Saturday, March 29, 2008

Going Deeper

The terms vision, ethics, reality and courage are relatively easy to understand. When we hear the words we quickly understand what they mean and can readily bring to mind images that provide a context for each concept. We know what it is to have vision, to behave ethically, to be connected to the real world, and to act with courage.

However, over the ages many wise and thoughtful authors have challenged humanity, both as individuals and collective societies, to examine this tendency to live life at the surface. They have taught those who chose to be students that it is necessary to think more deeply about our values and assumptions, to study our beliefs, to question facts, and to carefully inspect our fears, our motivations, and the very core of our being.

This all sounds very ominous, dark and a little frightening.

But, there is hope. Taken in small doses you can get in touch with your inner being, and see into the nooks and crannies that make you who you are, without having to hire a psychiatrist.

What you gain from this introspection is a better understanding of what drives you, what you value, what core beliefs shape your thinking, and why you react the way you do in certain situations. (This is a way for you to "Get into the Balcony" on a more personal and intimate scale. See the post below for more information.)

What you lose is the ability to live at the surface. You can no longer mentally hide out. You will find yourself examining your thoughts, what you say, the things other people say, and the world that is presented to you by others at an entirely new level. Admittedly, this can be a little scary because you find that you hold yourself to a new standard that can be difficult to maintain.

To help you on your journey, I would like to recommend a few resources:
  • Leadership from the Inside Out, by Kevin Cashman, is a great book for introspection, and self-examination. If you follow Cashman through the process, and do the exercises he describes in the text, you will discover many things about yourself, and gain a new understanding of what drives you, what makes you behave the way you do, what you value, and how to put this new knowledge into action. If you click here you will find a short article from Fast Company magazine from 1999 that talks about Cashman and his approach to developing a leadership mind.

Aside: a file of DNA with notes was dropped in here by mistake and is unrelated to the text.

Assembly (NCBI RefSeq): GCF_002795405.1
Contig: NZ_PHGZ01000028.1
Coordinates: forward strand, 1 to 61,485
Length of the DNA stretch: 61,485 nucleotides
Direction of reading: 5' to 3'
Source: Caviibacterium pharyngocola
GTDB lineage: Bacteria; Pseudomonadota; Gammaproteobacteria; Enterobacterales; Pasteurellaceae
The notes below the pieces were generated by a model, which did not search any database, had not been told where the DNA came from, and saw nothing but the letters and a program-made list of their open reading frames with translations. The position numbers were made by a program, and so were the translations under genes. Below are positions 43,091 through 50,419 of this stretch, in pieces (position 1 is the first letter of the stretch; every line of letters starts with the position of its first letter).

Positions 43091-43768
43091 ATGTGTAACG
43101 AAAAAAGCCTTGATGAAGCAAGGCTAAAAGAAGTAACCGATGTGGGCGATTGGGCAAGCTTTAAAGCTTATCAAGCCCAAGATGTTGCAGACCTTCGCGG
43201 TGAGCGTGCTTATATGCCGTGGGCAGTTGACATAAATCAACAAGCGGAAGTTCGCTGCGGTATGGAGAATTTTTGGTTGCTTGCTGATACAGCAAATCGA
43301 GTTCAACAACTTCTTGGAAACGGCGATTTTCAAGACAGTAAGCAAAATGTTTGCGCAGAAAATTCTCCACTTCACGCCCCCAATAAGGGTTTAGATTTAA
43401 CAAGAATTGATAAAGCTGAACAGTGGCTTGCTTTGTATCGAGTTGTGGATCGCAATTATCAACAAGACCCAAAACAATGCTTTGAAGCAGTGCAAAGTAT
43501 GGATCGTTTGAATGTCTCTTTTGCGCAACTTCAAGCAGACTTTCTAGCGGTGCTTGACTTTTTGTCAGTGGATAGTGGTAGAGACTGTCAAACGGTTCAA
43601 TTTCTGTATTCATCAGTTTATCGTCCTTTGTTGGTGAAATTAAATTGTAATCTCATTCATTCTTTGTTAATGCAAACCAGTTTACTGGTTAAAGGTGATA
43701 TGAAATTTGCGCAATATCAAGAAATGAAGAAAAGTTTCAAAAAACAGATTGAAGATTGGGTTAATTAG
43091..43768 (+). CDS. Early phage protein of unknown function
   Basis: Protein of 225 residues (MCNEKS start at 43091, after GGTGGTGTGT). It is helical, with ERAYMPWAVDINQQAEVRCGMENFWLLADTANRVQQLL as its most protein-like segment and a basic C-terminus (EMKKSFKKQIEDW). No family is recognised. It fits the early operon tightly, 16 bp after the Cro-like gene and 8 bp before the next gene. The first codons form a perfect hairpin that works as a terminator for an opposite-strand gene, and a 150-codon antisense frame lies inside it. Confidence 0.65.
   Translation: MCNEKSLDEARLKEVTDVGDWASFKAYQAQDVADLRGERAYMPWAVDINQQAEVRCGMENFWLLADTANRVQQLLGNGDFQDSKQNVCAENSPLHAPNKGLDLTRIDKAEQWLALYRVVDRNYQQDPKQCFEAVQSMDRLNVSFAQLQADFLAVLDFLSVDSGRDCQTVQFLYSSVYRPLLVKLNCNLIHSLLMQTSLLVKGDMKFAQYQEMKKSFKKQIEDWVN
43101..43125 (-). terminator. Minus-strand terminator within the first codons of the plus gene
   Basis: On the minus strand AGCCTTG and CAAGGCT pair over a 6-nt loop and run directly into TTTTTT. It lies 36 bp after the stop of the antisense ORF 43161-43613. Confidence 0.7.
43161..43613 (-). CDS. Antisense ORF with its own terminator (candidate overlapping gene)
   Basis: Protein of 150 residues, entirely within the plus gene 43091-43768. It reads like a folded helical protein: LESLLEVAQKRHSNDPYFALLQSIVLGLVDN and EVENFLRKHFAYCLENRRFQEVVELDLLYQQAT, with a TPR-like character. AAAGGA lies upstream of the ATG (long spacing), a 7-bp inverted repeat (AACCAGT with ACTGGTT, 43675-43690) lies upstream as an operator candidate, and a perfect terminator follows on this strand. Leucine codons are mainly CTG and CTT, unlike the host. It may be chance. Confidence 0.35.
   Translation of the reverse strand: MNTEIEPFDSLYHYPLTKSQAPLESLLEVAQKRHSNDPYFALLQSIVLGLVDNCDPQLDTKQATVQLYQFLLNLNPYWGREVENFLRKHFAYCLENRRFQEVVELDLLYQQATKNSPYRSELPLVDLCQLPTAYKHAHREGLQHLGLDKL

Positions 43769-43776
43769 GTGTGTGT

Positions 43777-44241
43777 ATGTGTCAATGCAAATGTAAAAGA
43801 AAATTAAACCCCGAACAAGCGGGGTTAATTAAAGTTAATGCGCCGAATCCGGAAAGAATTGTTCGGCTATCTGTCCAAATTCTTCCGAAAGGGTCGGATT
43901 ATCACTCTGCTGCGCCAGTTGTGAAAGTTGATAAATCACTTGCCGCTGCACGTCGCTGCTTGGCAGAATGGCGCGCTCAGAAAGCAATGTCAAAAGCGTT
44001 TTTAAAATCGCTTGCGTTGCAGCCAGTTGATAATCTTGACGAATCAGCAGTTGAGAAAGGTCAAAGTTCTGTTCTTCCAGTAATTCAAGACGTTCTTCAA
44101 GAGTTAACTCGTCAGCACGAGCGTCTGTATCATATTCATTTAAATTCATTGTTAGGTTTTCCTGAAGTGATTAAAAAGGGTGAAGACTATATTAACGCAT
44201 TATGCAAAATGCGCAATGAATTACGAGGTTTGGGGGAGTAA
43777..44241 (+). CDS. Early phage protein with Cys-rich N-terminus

• Organizational Culture and Leadership, by Edgar H. Schein, gives you some insight into the culture of organizations. Although Schein's approach is very different from Cashman, the ultimate goal is the same - to gain an understanding of what drives an organization, what it values, and what beliefs and assumptions the organization as a whole makes about itself and the world around it. The first couple of chapters will give you the flavor for Schein's approach to understanding organizational culture. Click here to see a quick overview of Schein and his concepts.
  • The Philosophic Consultant, by Peter Koestenbaum, is probably the best of Dr. K’s books on leadership principles. He covers all aspects of the Leadership Diamond model, and the deeper meaning of each concept in a way this is accessible to all. In 2000 Fast Company Magazine did an article on Dr K that gives you a feeling for his philosophy and his theories, as well as his desire to look deeply into the concept of leadership.
  • The Answer to How is Yes - Acting on What Matters, by Peter Block, briefly touches on the idea that the inward journey is a necessary part of being able to do meaningful work. It is an easy read, with a perhaps a less easy message about the need to focus on purpose rather than methods, and on doing what matters rather than on tools and techniques. You can read an interview with Peter done by the National Staff Development Council by clicking here.
  • The Heart Aroused - Poetry and the Preservation of the Soul in Corporate America, by David Whyte, is perhaps the most philosophical of the books on this list. David is a poet, author, and lecturer of some renown. In this book, David invites you, the reader, to bring your fears, loves and dreams into the workplace. Of course, this cannot happen without first discovering what it is that you fear, love and dream. I recommend this book for your more reflective moments, when you are not in the mood to do the work that Cashman puts you through.
If any of you have recommended books or articles, please post a comment with the information. Maybe I can add a new post with additional resources based on your suggestions in the near future.